Tanzanian Ministry of Education & Google for Education Conference 2014 Prof. Eustella Bhalalusesa, Commissioner of Education; Albin Mathias, Country Director
Dar es Salaam
Education Week left to right: Janice Lathen, Founding Executive Director; Hon. Mizengo Pinda, Prime Minister; Albin Mathias, Country Director
Pioneer installation at Rigicha Secondary SchoolLeft to right: Cosmas Maghashi, TZ Postal Bank; Ghisango Mwita, Rigicha Sec. School
Phase 2 implementations at Welwel and Florian Secondary Schools
Photo: Welwel Secondary School, Karatu
Powering Potential presents to the Permanent Mission of the United Republic of Tanzania to the United Nations.
Left to right - Denis Petrov, Steve Wasira, Jr., H. E. Ambassador Ramadhan Mwinyi, Janice Lathen, Modest Mero, Anand Sethupathy, Justin Seruhere, Ph.D.
Permanent Mission of the United Republic of Tanzania to the United Nations, New York, NY
May 9, 2013 more photos (scroll down)
Phase 1 implementations at Slahhamo, Baray and Endallah Secondary Schools.
Photo: Slahhamo Secondary School, Karatu
State House, Dar es Salaam
Banjika Secondary School, Karatu
Powering Potential signs Tanzanian Rural Energy Agency grant contract
Left to right: Janice Lathen, Founding Executive Director, Eng. Bengiel Msofe, Dir. for Tech. Services-REA, Albin Mathias, Country Director
REA Headquarters, Dar es Salaam
President of the United Republic of Tanzania, Jakaya Mrisho Kikwete and Tanzanian Ambassador to the U.S. Honorable Mwanaidi Sinare Maajar being briefed by Janice Lathen, Founding Executive Director and Walter Minja, Director of ICT
DICOTA convention, Washington D.C.
In November, Phase 1 of The Technology Tent was completed at Welwel Secondary School and Florian Secondary School. Both schools now have a solar-powered modern computer lab with five PCs and are receiving on-going technology training from graduates of Powering Potential's five-month technology training course.
The U.S. Embassy in Tanzania funded the expansion of the solar energy system at our flagship school, Banjika Secondary School in Karatu. This expansion was completed in May.
Installed 14 more computers at Banjika. The school has 21 computers and is now offering Information and Computer Studies courses to all Form I students (grade 8).
Initiated a five-month technology training course for secondary school graduates. The course is being taught by two Tanzanian teachers, one has a B.S. in Computer Science and the other is a candidate for a Bachelor of Engineering in Information Systems and Network Engineering.
Visited nine more Karatu district schools to determine the sites of our next installations.
The U.S. Embassy in Tanzania invited us to apply for a second grant.
The Tanzanian Rural Energy Agency invited us to apply for a grant.
A front page article about the work of Powering Potential was published in a prominent Tanzanian newspaper - The Daily News.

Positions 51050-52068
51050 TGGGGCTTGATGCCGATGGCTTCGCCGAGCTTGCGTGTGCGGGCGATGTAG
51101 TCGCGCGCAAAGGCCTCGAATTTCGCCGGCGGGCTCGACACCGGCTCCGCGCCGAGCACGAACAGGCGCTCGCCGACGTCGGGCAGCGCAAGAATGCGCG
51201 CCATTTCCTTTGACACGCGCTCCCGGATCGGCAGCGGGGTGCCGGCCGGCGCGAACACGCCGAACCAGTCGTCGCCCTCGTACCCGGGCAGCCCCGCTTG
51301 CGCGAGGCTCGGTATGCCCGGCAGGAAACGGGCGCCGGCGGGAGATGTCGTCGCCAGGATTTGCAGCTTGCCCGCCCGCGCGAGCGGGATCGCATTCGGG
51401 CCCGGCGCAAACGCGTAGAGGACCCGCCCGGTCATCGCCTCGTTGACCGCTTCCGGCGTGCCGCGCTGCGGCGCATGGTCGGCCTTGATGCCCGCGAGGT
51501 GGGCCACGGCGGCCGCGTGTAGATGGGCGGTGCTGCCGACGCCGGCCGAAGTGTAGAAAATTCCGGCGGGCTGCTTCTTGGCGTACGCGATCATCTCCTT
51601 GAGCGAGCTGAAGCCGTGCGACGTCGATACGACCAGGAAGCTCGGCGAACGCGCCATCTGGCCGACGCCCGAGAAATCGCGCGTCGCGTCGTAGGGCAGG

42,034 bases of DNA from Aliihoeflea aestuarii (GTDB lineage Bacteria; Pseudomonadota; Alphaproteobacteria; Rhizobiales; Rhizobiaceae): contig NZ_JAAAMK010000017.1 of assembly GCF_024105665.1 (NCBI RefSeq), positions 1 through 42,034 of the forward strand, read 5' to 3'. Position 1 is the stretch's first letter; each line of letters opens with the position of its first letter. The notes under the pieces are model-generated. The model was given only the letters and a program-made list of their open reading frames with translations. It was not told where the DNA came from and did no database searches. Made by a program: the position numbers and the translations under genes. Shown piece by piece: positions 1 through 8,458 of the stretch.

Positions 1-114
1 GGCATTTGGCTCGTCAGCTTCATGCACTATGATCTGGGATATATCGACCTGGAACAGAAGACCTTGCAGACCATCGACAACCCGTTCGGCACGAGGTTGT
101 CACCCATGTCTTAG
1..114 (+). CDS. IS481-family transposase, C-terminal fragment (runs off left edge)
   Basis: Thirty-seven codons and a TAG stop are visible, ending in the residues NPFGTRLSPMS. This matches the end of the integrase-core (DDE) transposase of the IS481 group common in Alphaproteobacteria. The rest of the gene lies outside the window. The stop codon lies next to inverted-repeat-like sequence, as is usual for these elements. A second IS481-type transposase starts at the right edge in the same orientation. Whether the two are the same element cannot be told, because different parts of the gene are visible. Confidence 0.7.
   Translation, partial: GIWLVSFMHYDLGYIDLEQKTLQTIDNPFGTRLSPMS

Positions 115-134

Honorable Alfonso E. LenhardtJustine Joseph, Headmaster – Banjika School
Janice Lathen, Founding Executive DirectorCheck Presentation Ceremony
U.S. Embassy, Dar es Salaam
The U.S. Ambassador to Tanzania presented a grant to Powering Potential at a Check Presentation Ceremony at the U.S. Embassy in Dar es Salaam, Tanzania.
A satellite dish for Internet access was installed at Banjika secondary school in September and the solar energy system was expanded.
Four computers and a printer were installed at a Maasai secondary school in the Monduli district of Tanzania.
Banjika teachers conducted four technology training sessions in March, June, November and December for a total of seven sessions since 2009.
Janice was an honored guest and spoke at Banjika's graduation ceremony.
During the June school holiday, Powering Potential conducted a four-week technology training course. This course provided extensive hands-on experience and fundamental technology knowledge to the Banjika students.
The Banjika teachers taught two more training sessions.
Janice spent one month in Tanzania managing the installation of a small computer network at Banjika Secondary School.
Janice accepted an invitation from Banjika to be an honored guest and give a speech at the school's first graduation ceremony in September.
She delivered her remarks in Swahili and as she returned to her seat, people rose to shake her hand.
Janice delivered one laptop to Banjika Secondary School and provided one week of technology training to the teachers and students.
A solar energy system was installed at the school to provide electricity for a soon-to-be-delivered computer network.
Powering Potential was conceived during a safari visit to the Banjika Secondary School in Karatu, Tanzania.
After a safari tourist (Janice Lathen) introduced herself in Swahili, the Banjika students burst into excited applause. This passionate, spontaneous response to someone who spoke their language stunned Janice and she was filled with a sense of being deeply appreciated. She decided then to return to Banjika. Her idea was to raise money to buy computers for the school and to volunteer her time teaching the teachers and students how to use them. Then she learned the school had no electricity.